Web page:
Simple database ORM implementation

1.11 2021-05-02 21:14 UTC

README

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orm is a small and simple database layer implementing the active record pattern. Its aim is to be simple, fast and useful. It relies on the [clancats hydrahon] query builder for database query access.

Overview

Things it does

  • PDO underneath so should work with any PDO compatible database
  • Provides a full query builder interface using clancats/hydrahon
  • Supports full save, destroy, update, insert functionality through the active record implementation
  • Supports model finder objects to help avoid 'fat model' syndrome
  • Supports fine grained model hooks for precise control of model lifecycle data
  • Supports model validation using respect/validation
  • Simple relationship handling - belongsTo, hasMany, hasOne
  • Configurable data type conversion for model properties

Things it does NOT do

  • Migrations - you can use whatever you like to manage your schema. We recommend phinx
  • Multiple database connections - currently orm only supports a single PDO connection.

Installation

You'll need at least PHP7.0 to use the library. The recommended way to install is using composer:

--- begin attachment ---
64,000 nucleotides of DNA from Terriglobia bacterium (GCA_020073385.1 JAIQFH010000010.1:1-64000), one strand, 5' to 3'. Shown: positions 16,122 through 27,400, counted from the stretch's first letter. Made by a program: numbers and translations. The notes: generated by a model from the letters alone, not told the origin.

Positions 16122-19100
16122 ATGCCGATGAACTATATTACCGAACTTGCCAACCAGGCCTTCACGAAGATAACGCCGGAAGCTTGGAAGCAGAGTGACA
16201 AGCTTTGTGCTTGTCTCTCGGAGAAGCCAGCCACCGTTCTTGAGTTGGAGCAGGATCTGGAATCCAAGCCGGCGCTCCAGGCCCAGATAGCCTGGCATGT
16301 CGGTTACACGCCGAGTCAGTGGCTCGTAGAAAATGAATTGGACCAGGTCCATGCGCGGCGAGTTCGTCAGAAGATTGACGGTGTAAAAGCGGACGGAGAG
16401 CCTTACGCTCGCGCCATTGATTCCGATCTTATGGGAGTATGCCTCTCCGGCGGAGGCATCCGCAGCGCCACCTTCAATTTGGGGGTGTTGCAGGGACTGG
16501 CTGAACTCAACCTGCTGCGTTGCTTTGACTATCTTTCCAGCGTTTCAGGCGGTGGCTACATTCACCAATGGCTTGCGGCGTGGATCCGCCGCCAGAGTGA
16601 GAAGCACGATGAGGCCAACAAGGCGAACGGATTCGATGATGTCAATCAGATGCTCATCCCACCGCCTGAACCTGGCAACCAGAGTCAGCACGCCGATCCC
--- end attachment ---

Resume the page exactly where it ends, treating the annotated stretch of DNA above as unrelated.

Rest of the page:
composer install ronanchilvers/orm

Configuring the database

Since orm uses PDO, it's up to you how you create and instantiate your PDO object. This will probably be in your bootstrap somewhere. Once your PDO object is available you will need to give it to orm. Here's an example:

$pdo = new PDO('sqlite::memory:');

Ronanchilvers\Orm\Orm::setConnection($pdo);

Clearly you will almost certainly not be using a :memory: DSN in practice. However you create your PDO object, the crucial point here is that you call Orm::setConnection to provide orm with your connection object.

Basic usage

orm doesn't make any pre-judgments about your database schema. When building models from a database it assumes it maps columns to properties and when saving it assumes that any property has a corresponding database table column. Its up to you to make sure the data makes sense.